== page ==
Long Covid is a condition in which the effects of COVID-19 continue for weeks or months beyond the initial illness. It is early in the understanding of this condition but the evidence is accumulating that the condition may be widespread. A recent review in The Lancet titled 'Long COVID has exposed medicine’s blind-spot' considers the long recognised association of fatigue and neurological conditions which have historically been labelled as 'post viral' or 'chronic fatigue'. In February 2021 the National Institutes of Health announced a US$1.15 billion initiative to support research and resources into Long Covid. In the UK it is estimated that 14% of cases of Covid lead to symptoms which last for longer than 3 months and in 90% of these cases the original symptoms were not severe enough to require hospitalisation.
Broadly, Long Covid symptoms fall into three main categories. There are those of impaired cognitive or brain function. This may include impairment of mood, memory or the feeling of 'brain fog'. The second group includes poor exercise tolerance, this may involve shortness of breath or fatigue with minimal activity. The final group of symptoms are caused by an upset in the automatic or autonomic nervous system. This leads to symptoms such as dizziness, indigestion or palpitations. The symptoms of Long Covid may change over time and individuals can move between the symptoms above.
The Lancet article describes the hypotheses around Long Covid as broadly a) this is something new and unique to the SARS-CoV-2 virus or b) although we do not yet understand the mechanisms, ultimately Long Covid will be caused by similar processes that occur in other chronic fatigue and post-viral syndromes. The latter seems intuitively logical and offers hope that we can both learn from existing chronic fatigue research and that research into Long Covid may hopefully help in other medical conditions associated with fatigue.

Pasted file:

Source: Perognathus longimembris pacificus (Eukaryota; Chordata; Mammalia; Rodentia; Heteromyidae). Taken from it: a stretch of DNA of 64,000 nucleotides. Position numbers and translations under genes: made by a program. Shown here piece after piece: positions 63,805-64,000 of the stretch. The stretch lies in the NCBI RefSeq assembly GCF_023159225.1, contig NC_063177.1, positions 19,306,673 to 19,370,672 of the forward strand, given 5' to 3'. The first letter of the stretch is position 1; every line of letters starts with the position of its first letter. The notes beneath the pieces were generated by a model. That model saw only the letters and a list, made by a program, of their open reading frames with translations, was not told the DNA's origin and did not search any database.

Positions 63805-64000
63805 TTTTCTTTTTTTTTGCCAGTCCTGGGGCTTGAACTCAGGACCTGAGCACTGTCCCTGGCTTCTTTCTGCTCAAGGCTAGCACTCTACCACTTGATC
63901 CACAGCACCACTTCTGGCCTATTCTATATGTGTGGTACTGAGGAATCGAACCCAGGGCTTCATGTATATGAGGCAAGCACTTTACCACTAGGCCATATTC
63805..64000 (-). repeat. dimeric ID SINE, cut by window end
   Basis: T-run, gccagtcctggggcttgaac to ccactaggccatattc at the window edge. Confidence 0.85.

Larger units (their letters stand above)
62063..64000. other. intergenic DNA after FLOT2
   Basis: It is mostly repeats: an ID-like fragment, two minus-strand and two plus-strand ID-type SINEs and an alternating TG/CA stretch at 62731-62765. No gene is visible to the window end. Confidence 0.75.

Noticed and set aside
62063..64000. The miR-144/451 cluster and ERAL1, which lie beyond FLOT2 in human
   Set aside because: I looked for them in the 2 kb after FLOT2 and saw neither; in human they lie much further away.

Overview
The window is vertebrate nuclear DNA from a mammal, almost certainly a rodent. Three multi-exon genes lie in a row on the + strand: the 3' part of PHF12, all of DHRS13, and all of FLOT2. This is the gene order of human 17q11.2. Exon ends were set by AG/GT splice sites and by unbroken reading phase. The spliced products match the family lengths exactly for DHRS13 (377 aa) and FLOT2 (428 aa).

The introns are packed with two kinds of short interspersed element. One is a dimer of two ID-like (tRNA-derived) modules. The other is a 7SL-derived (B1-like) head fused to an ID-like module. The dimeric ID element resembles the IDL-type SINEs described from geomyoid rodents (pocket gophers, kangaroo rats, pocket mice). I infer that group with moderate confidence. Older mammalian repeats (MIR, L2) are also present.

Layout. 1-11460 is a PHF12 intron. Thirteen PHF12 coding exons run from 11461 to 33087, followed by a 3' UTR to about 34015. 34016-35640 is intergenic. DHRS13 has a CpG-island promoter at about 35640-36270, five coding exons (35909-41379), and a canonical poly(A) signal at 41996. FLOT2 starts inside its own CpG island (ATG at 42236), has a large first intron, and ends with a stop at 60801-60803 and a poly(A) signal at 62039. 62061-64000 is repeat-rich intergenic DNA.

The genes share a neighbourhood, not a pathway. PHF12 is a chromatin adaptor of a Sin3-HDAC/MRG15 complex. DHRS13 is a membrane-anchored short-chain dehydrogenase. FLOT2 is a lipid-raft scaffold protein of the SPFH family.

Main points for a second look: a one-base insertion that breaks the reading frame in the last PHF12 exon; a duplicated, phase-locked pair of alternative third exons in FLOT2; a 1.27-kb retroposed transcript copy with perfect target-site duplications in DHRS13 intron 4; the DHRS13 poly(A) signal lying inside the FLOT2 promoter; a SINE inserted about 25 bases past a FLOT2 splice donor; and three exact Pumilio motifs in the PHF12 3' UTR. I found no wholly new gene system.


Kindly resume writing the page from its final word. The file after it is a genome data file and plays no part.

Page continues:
The research around Long Covid is currently focused on:
- Persistence of viral infection
- Autoimmune reactions to the primary viral trigger
The lack of a single specific test makes the diagnosis and management of Long Covid challenging. Best results are achieved by honest and open communication with a focus on the management of the physical, psychological and social aspects of the condition.
At OT&P we remain committed to providing a balanced and evidence-based analysis of Long Covid. We have set up a resource centre where we will continue to provide ongoing updates and share research and resources. If you have any research or articles you would like to share please contact us at firstname.lastname@example.org.
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